You won't have to worry about system resources with GOM Audio -- streaming from a radio station on the web only consumed around 43MB of RAM and used less than 1 percent of the Core i7 4770 in our test system.
Final Word: A great media player for audio, but you can't watch video with it.
Click the next page to read about Apple iTunes and more.
If you own an iPhone, iPad, or iPod touch, you don't necessarily need to have iTunes installed, but it can make life easier. At the same time, it can make things more difficult as well. Say what?
Here's the deal -- if you take the time to really learn iTunes and all its nuances, then you can do most things you'd want to do with your mobile devices. The problem is iTunes is cumbersome and clunky, especially if you've never used it before. It's also a resource hog. Just firing up iTunes consumes about 170MB of RAM, and that's before you do anything with it. To be fair, it's not as heavy on the CPU as it is RAM (and hard drive space).
Apple affords end-users a bit of control on the backend, though not much. For example, you can turn on the Sound Enhancer, but you won't find an equalizer. It wouldn't be hard for Apple to add one, but the company is much more focused on making iTunes a content consumption portal -- while manipulating your library can be a bit tricky, it's remarkably easy to spend money on new songs, movies, and TV shows.
While you're encouraged to spend money in iTunes, it's also easy to look up free content. We also have to give props to iTunes for its massive catalog of content. iTunes Radio is another bonus. You can listen to music for free with ads, or subscribe to iTunes Match for $25/year for ad-free music.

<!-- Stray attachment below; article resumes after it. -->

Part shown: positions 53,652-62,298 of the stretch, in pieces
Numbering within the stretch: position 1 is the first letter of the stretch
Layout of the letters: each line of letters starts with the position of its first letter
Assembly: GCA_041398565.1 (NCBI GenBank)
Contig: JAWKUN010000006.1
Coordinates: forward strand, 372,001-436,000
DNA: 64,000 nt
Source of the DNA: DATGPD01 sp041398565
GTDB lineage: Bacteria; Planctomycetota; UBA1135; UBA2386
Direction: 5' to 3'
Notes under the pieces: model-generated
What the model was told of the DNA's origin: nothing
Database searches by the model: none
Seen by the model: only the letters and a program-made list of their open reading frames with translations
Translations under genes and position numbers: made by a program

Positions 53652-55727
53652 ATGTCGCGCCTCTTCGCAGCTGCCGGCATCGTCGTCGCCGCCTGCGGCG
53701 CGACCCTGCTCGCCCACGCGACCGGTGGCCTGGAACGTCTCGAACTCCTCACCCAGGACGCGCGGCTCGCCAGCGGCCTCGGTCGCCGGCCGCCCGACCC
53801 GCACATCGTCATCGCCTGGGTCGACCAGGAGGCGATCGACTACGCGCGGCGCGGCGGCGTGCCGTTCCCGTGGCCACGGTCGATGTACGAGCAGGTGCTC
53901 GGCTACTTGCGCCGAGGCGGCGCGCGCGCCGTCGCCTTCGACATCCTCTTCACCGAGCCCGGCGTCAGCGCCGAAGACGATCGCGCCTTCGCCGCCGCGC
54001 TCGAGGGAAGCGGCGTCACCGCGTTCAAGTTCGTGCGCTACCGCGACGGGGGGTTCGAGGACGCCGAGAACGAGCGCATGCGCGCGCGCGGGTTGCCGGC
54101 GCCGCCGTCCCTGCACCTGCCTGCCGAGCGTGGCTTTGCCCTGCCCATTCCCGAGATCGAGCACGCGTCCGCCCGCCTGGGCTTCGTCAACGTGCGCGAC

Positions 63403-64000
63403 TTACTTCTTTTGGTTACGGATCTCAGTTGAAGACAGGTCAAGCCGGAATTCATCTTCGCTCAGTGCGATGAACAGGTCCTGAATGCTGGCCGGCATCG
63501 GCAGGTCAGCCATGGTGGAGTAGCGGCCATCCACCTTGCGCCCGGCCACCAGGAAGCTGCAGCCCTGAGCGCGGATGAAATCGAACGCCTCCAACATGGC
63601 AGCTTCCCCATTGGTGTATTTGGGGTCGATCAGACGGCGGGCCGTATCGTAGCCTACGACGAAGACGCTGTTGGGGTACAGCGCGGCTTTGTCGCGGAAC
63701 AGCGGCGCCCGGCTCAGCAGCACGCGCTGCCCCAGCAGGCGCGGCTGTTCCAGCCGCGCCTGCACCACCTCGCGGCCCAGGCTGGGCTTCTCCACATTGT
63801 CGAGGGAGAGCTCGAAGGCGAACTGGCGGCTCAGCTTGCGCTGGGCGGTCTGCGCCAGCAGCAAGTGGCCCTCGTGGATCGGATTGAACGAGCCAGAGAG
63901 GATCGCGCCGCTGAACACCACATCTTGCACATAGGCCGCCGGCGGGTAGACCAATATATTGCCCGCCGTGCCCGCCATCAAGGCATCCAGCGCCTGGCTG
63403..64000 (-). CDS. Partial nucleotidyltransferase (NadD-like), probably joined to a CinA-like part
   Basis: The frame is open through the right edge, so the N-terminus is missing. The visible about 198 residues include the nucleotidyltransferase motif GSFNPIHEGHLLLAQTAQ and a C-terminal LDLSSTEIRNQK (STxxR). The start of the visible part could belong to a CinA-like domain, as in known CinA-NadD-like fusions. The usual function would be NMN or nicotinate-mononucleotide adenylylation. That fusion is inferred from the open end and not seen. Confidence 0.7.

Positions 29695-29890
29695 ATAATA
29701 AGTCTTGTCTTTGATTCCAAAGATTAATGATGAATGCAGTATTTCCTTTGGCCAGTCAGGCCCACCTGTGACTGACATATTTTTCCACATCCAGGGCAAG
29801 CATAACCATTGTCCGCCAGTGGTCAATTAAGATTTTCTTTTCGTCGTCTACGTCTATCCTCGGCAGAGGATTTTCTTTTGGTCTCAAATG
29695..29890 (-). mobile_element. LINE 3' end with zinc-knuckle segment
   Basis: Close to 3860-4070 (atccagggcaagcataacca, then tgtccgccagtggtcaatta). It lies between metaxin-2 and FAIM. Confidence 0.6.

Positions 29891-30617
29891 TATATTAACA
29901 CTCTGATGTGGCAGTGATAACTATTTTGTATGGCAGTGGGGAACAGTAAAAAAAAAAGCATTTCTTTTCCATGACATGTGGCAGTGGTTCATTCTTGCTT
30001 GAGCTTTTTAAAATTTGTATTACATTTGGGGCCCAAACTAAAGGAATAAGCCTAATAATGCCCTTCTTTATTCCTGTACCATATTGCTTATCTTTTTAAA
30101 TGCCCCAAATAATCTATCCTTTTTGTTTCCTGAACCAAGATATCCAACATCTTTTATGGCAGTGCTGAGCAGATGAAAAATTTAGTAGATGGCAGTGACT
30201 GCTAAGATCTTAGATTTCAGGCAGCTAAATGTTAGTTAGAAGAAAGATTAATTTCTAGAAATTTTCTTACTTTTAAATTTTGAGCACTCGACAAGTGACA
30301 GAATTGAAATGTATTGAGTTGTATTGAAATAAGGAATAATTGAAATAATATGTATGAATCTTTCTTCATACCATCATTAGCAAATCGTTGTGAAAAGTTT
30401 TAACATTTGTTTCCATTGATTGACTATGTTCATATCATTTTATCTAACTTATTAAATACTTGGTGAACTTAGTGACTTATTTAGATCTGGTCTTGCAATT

Final Word: It's the media player with the biggest catalog, but not the best for managing your content.
Sometimes you just want to kick it old school, and that's precisely what Media Player Classic (MPC) does. Well, sort of. The beauty of MPC is that is looks and feels like the Windows Media Player 6.4, an ancient release by today's standards but one that was lightweight and super simple to use. MPC brings back those elements and injects modern features into the mix.
Though nimble in appearance, MPC supports a pretty wide range of file formats. It can play VCD, SVCD, and DVD, as well as process AC3 and DTS audio, among many others. MPC also boasts native playback of OGM and Matroska container formats.
Another reason you might want to consider MPC is if you own an older computer. You can watch movies on any SSE processor, which means your 10-year-old PC can become a dedicated media player, if you want it to be.
Final Word: A no-nonsense media player with an old-school design and some new-school tricks.
We've featured XBMC on Maximum PC on a few different occasions, including a guide on using XBMC as your media hub and another showing how to organize your music, movies, and ROMs. Unlike traditional media players, however, XBMC isn't designed to work within Windows as one of several programs to manipulate, but as its own OS. It's not really an operating system, but once you fire it up, it looks and feels like one, sort of like Steam's Big Picture mode.
As such, XBMC is best suited for a home theater PC (HTPC). It supports a bunch of different OSes, and once it's up and running, you'll find it also supports lots of different file formats. We're equally impressed with how easy it is to navigate the interface to add and manipulate media, including files found on network-attached devices. It's also capable of streaming over the Internet so you can watch your content when away from home.